The business world has had to rethink what it means to be a "responsible" company. It's not just about "doing the right thing" or "doing well by doing good." It's about creating value — for shareholders, of course, but also employees, customers and communities. Failing that, the future didn't seem so, well, sustainable.
Think of it as CSR 2.0 — corporate responsibility meets business longevity.
Good business, better lives
A growing number of companies are seeing how improving lives makes good business sense. Procter & Gamble's 2010 "sustainability vision," for example, included a variety of environmental commitments: replacing petroleum-based materials with "sustainably sourced" alternatives, reducing packaging and manufacturing waste and growing its use of renewable power.
At the same time, it launched an initiative aimed at providing "enough clean water to save a life every hour" by delivering more than 2 billion liters of clean drinking water a year by 2020. The company says this would help save an estimated 10,000 lives and prevent 80 million days of diarrheal illness annually.
What's the business opportunity? Unilever's Sustainable Living Plan includes commitments to improve hygiene and bring clean drinking water to the poorest citizens.
Other companies have made similar moves: Starbucks has leveraged strategic CSR initiatives to gain competitive advantage to secure premium coffee from Ethiopia and gain successful market access into India. Levi Strauss' Wellthread line of clothing connects the dots between smart design, environmental practices and the well-being of the apparel workers who make the garments. Pharmaceutical giant GSK created a Developing Countries Unit to expand access to medicines for around 800 million people in developing countries, including the world's 49 poorest nations, as defined by the United Nations.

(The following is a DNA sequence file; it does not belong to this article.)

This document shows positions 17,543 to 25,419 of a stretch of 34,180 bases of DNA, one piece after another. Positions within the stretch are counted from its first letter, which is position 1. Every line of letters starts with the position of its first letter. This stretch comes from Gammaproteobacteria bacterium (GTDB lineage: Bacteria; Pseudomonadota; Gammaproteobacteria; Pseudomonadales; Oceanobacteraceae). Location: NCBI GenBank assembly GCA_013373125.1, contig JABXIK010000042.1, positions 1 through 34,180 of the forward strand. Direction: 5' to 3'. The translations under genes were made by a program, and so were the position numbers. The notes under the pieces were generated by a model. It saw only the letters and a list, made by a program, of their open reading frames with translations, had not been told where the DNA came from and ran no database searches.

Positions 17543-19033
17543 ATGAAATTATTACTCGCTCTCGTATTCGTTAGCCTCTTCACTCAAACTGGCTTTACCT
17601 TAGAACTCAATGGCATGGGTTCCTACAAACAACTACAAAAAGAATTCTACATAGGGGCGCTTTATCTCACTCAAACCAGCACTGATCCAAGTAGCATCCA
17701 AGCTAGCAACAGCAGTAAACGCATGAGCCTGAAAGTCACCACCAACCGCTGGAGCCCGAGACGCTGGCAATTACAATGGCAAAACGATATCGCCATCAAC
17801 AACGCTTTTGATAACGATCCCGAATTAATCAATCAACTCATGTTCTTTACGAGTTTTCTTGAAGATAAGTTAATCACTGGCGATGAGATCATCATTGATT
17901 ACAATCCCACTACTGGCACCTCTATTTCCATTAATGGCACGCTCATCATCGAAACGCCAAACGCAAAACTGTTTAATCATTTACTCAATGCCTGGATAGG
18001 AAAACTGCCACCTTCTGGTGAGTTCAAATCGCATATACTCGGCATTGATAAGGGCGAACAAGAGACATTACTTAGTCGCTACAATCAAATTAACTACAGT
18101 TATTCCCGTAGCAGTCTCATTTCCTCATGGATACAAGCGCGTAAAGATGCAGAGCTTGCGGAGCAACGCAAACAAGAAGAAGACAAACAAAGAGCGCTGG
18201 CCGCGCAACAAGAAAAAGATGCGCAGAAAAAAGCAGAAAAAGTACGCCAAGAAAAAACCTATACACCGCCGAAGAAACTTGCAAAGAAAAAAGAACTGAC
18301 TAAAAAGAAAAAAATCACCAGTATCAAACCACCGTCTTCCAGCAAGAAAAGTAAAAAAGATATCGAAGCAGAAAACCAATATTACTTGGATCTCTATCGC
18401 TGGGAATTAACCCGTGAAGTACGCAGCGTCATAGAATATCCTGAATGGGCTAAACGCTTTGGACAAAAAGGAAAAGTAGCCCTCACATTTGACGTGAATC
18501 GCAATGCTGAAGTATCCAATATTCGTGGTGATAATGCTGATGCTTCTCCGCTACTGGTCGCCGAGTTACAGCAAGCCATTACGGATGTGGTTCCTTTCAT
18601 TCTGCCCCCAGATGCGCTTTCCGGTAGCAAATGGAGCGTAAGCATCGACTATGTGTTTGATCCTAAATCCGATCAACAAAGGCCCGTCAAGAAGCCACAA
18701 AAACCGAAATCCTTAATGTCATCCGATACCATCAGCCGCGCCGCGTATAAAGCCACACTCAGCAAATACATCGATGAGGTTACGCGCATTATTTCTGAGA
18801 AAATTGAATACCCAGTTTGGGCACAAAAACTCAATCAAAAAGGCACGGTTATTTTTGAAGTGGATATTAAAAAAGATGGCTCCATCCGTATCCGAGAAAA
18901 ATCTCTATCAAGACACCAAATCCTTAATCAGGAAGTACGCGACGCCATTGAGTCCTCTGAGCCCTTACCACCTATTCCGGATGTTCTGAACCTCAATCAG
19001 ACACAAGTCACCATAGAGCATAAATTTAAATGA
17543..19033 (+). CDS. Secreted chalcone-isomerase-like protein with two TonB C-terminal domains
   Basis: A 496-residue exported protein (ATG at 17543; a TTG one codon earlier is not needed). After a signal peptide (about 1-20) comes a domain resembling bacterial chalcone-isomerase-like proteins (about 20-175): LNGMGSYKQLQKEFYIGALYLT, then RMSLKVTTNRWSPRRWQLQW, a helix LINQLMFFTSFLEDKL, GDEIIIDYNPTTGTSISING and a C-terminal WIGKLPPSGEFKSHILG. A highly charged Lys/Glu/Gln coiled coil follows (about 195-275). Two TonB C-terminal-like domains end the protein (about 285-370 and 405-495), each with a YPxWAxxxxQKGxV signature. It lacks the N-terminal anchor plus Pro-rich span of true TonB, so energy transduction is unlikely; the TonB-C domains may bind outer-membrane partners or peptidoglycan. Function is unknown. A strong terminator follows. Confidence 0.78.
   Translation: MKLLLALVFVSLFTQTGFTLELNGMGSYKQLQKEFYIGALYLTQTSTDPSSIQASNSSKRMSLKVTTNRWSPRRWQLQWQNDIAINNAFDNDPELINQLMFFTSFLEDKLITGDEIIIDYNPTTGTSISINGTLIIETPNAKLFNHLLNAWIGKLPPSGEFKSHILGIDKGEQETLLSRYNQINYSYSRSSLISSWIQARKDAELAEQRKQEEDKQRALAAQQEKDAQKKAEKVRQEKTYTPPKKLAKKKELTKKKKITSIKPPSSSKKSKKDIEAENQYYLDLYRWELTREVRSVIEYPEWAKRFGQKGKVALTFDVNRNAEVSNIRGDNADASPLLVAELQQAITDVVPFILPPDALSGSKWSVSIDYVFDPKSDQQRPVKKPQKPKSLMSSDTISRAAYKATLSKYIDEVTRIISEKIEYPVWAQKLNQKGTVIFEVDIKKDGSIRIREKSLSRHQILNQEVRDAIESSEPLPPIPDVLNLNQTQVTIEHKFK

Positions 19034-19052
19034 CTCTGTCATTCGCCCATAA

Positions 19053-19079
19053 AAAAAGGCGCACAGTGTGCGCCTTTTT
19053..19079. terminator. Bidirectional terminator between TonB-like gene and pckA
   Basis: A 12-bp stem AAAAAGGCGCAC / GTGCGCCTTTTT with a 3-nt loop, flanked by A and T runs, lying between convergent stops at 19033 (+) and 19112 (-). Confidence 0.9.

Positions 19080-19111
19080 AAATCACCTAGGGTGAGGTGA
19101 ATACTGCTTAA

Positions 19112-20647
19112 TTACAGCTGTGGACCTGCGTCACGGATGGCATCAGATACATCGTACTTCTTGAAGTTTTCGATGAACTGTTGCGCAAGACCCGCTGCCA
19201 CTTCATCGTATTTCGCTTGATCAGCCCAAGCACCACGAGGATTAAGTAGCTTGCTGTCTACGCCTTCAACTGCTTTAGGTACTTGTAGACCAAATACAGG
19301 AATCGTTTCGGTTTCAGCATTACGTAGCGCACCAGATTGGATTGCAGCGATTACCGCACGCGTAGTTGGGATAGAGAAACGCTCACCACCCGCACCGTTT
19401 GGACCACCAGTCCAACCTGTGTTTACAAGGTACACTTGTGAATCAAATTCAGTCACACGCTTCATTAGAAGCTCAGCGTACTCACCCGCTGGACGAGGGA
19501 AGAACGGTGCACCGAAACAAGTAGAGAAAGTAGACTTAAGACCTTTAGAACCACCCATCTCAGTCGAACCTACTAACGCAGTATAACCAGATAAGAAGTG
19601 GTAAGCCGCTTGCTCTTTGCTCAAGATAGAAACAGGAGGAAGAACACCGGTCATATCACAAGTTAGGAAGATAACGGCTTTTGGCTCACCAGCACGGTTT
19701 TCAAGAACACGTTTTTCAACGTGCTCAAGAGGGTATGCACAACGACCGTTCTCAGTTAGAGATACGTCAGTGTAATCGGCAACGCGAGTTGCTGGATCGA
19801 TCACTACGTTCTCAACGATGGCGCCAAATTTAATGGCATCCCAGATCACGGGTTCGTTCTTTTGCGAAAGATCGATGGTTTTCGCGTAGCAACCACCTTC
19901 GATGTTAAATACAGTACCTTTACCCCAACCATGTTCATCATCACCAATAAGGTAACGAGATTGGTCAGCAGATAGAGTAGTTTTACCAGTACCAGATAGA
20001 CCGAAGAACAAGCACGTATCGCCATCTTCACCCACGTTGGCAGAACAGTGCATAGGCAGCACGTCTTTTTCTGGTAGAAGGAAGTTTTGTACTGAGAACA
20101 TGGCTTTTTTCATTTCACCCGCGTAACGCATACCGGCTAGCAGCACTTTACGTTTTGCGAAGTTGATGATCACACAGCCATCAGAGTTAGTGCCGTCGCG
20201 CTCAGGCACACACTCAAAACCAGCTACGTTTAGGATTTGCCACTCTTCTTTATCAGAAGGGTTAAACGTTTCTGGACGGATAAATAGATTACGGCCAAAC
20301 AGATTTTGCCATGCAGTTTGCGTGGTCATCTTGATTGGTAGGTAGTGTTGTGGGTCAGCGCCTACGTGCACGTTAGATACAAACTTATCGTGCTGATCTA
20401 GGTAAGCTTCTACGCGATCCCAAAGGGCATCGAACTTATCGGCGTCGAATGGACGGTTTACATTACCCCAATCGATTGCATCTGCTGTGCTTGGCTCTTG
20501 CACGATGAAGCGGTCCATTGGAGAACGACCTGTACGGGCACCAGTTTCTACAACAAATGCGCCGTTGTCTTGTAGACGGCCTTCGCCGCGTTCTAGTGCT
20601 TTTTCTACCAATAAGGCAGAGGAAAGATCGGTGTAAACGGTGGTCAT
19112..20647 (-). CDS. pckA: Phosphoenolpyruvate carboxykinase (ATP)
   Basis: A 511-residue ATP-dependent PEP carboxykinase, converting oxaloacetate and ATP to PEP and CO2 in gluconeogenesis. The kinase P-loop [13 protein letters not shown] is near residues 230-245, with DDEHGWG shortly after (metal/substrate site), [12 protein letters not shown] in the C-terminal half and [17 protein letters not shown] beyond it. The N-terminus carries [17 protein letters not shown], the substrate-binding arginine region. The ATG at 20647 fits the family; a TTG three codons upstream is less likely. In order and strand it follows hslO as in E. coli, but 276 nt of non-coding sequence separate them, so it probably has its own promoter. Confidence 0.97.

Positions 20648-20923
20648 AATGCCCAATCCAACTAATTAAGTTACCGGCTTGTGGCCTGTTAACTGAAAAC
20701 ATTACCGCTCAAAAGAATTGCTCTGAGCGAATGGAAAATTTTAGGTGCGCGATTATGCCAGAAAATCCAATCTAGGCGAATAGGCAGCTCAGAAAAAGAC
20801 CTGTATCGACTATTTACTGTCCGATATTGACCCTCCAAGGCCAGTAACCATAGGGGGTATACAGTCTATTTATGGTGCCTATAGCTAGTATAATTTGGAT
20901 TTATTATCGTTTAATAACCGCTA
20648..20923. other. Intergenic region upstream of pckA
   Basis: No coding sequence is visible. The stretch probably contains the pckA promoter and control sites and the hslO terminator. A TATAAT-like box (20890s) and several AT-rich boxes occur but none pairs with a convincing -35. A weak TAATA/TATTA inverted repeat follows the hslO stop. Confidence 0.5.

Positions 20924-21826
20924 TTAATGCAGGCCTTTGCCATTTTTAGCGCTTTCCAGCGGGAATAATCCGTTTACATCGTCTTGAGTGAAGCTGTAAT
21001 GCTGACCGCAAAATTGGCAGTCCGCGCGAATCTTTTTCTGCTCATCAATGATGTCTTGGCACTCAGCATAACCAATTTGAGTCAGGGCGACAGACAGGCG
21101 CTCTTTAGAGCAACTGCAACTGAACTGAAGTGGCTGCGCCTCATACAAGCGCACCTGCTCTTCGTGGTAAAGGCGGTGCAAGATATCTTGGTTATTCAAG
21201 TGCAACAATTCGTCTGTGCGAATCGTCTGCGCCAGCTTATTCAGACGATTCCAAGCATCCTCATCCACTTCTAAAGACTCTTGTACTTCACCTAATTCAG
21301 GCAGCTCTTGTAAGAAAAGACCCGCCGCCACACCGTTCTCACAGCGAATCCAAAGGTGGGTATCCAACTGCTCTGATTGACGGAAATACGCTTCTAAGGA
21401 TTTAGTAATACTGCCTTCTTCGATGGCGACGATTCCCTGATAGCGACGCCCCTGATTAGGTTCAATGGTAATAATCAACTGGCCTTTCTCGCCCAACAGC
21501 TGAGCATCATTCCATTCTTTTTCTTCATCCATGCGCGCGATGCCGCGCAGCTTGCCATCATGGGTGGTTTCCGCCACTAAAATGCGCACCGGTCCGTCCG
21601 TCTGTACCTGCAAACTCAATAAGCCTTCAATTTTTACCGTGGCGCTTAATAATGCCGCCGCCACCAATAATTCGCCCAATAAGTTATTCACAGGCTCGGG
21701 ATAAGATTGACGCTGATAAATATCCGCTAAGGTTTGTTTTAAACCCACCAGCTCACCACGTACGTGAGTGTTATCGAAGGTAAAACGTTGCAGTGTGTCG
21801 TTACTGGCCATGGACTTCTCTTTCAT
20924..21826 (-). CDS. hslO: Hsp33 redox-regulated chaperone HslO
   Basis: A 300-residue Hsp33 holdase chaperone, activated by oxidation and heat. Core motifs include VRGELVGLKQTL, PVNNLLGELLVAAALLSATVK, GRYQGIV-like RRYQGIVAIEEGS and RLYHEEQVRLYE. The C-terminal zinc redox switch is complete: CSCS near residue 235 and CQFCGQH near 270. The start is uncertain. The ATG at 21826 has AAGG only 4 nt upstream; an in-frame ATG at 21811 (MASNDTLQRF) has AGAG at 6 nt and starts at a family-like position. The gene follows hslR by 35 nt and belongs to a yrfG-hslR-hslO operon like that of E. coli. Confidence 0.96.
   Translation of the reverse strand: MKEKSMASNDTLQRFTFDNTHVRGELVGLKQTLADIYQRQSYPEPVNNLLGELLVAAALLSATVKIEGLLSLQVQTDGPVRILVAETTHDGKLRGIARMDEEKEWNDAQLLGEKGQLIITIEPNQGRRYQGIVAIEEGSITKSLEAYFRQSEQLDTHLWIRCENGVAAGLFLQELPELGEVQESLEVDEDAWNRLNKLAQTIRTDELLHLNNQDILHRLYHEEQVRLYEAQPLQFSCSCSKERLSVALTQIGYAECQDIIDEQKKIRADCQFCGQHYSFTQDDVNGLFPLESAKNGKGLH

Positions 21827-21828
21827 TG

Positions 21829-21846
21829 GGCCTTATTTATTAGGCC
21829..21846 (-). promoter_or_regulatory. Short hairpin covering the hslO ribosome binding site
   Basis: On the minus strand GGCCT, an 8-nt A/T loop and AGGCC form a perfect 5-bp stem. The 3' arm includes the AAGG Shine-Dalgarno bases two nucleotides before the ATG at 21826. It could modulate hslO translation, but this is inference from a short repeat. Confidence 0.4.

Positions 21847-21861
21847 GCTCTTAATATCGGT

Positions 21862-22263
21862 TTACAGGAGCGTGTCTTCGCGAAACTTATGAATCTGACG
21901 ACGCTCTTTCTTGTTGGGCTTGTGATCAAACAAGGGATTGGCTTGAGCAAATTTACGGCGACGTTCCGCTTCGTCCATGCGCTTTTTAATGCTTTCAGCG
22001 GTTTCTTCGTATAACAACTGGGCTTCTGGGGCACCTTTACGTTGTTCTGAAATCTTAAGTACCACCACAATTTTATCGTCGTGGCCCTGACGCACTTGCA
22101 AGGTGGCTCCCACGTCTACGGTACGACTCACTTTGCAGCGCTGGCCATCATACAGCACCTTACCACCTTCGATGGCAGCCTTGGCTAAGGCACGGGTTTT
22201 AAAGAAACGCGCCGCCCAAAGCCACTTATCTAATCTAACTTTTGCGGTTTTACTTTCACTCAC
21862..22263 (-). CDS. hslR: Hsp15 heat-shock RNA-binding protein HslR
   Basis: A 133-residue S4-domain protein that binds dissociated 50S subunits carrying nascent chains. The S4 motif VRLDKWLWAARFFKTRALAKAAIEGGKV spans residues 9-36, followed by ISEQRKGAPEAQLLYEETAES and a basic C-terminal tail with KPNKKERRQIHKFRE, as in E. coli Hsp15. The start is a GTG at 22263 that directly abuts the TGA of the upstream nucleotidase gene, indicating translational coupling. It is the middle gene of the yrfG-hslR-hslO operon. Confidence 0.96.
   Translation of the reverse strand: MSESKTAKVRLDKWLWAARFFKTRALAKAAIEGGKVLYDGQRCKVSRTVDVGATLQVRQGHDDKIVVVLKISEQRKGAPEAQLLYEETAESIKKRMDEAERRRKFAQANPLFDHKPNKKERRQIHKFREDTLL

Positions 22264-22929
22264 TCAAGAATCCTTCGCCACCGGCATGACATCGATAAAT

These are examples of companies seeking to align their brands with sustainability while creating business opportunity. Behind these, however, are other companies, including some faceless B-to-B firms, that are doing similar things, albeit more quietly. For them, it's less about brand than ensuring their social license to operate: that they are welcome participants in local economies. The horrific working conditions of electronics workers in China or textile workers in Bangladesh only begin to unmask the plight of wage-earners at the bottom of the global economic ladder. The increased scrutiny paid to companies tolerating such practices will be at least as great as that of companies spewing noxious chemicals into the air and water.
The good news is that addressing such challenges plays to businesses' strength: to prosper by improving lives. As companies continue to integrate social dimensions with environmental ones, they are more likely to see the big picture — that they can make more money and gain competitive advantage by creating "a just and sustainable world."
CSR photo by Andrew Sproule via Shutterstock